5. No Reminders or Tools to Maintain Regulatory Compliance
Without reminders or alerts for upcoming payroll action items, it can be easy to miss a deadline or a critical step in the payroll process. Your payroll system should provide notifications and tools to help you build a compliant payroll program and stay on top of deadlines and filing requirements.
6. Hard for Employees to Access Basic Payroll Information
A payroll system that doesn’t offer self-service capability leaves employees in the dark about how their pay is calculated, as well as their deductions for benefits and taxes. It also makes employees over-reliant on HR or the payroll department to get documents such as pay stubs, W-4s, and other forms.
How to Fix Your Payroll System and Streamline Your Process
It is possible to overcome the limitations of your current payroll system and realize a more efficient and compliant payroll process. According to a payroll benchmarking survey by Deloitte, in partnership with the American Payroll Association (APA) and Global Payroll Management Institute (GPMI), respondents from more than 750 organizations said the biggest areas for improvement in payroll operations were in compliance, accuracy, reporting capabilities, and technology. Here are some actions you can take to improve your payroll management system in those core areas:
1. Conduct a Review of Your Existing Payroll Process
Reviewing your payroll program can help you identify errors and prioritize areas for improvement. By taking a holistic approach and conducting an audit of your payroll process and systems, you can:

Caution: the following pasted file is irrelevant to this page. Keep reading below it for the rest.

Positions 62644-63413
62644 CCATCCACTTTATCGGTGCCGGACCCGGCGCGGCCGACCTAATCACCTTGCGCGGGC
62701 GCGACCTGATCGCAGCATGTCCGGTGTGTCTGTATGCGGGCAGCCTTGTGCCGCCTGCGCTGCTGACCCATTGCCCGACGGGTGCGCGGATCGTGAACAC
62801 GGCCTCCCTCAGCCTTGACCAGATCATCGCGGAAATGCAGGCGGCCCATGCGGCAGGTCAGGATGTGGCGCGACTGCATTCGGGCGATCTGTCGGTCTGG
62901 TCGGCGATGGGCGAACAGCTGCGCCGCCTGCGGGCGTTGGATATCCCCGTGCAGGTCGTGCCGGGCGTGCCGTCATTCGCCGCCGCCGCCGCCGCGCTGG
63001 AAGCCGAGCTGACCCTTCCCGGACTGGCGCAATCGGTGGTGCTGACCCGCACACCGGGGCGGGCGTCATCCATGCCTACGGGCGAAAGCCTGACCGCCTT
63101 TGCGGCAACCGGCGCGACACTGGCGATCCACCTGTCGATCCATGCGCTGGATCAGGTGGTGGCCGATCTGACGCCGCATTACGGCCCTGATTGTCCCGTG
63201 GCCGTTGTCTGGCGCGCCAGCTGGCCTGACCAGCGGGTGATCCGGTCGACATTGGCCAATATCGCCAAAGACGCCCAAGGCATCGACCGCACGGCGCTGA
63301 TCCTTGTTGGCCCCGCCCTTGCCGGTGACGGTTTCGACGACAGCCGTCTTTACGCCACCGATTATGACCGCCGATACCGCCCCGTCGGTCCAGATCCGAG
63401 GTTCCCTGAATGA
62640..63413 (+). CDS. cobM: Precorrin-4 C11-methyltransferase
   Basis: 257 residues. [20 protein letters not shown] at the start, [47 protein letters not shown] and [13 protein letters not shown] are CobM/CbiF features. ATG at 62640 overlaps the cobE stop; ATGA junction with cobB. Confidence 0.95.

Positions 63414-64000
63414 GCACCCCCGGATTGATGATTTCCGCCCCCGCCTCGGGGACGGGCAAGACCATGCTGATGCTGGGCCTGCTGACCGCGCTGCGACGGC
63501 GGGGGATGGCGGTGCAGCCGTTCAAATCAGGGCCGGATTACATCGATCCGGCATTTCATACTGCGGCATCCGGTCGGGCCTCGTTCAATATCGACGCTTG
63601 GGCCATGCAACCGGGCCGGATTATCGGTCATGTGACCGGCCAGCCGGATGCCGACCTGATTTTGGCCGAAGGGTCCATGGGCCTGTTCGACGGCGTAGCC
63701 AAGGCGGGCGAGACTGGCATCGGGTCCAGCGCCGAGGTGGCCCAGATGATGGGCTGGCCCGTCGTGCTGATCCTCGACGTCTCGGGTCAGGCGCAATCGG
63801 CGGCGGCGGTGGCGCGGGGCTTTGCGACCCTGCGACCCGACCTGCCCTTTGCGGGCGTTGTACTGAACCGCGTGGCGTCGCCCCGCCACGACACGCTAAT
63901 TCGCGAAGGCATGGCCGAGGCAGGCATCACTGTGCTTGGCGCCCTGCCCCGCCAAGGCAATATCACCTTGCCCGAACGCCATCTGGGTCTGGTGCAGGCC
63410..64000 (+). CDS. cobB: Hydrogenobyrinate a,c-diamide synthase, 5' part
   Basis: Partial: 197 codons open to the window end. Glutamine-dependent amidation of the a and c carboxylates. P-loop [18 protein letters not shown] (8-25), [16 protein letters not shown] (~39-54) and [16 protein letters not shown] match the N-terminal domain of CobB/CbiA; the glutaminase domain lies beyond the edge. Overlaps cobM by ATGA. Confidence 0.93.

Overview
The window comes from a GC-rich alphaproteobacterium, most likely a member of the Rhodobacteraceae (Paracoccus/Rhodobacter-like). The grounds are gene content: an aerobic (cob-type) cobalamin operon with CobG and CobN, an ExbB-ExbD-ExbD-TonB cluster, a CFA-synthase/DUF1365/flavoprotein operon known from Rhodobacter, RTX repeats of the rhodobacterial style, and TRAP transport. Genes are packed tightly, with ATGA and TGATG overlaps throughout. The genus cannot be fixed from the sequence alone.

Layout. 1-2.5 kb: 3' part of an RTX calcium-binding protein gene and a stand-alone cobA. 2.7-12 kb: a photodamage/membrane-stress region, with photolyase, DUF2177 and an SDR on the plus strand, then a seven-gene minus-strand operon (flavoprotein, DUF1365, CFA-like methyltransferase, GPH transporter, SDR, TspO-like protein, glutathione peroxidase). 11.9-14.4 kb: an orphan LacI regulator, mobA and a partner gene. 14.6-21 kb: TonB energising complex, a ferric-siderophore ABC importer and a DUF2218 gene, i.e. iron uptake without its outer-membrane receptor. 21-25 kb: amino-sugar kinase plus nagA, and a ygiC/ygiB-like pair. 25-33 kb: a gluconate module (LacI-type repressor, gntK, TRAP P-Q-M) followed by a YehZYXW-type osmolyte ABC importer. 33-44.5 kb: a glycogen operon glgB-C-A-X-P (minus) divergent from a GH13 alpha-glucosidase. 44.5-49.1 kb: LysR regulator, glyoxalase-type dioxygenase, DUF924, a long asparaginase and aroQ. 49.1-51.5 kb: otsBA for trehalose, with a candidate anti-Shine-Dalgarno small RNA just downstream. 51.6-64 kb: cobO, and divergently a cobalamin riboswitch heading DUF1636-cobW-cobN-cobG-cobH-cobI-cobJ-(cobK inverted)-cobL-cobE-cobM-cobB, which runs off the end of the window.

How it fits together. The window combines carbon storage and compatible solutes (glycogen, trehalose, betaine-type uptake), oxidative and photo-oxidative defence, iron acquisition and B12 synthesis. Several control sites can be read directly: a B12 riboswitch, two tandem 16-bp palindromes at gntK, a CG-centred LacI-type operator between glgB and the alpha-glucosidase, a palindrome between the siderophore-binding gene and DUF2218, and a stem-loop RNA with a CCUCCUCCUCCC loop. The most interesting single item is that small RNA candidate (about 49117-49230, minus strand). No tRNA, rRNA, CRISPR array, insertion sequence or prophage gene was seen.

- Identify new ways to maintain accuracy and compliance in payroll operations.
- Uncover inefficiencies in your process.
- Strengthen your financial controls.
2. Integrate Payroll with HR Functions for a Total Workforce Management Approach
An integrated payroll system allows you to keep your payroll activities aligned to your activities for time and attendance, scheduling, benefits administration, and more. By integrating those systems, you can avoid double-entry, have one system of record for your workforce data, and achieve more consistent reporting.
3. Stay Abreast of Key Labor Laws and Payroll Filing Requirements
Managing payroll effectively requires keeping up to date with compliance requirements and payroll filing deadlines. By understanding your obligations and using a payroll system with built-in reminders and alerts, you can avoid costly payroll errors and work key deadlines into your existing processes. A great step in the right direction is to keep a running checklist of key payroll dates and deadlines.
Your organization isn’t destined to continue working with a payroll system that wastes time and contributes to costly errors. A cloud-based, integrated payroll system provides the tools you need to pay employees accurately, while also giving you access to reporting and dashboards to improve workforce decision-making. For more tips to improve your payroll management capability, read the e-book, The Hidden Costs of Managing Employees in Disconnected Systems.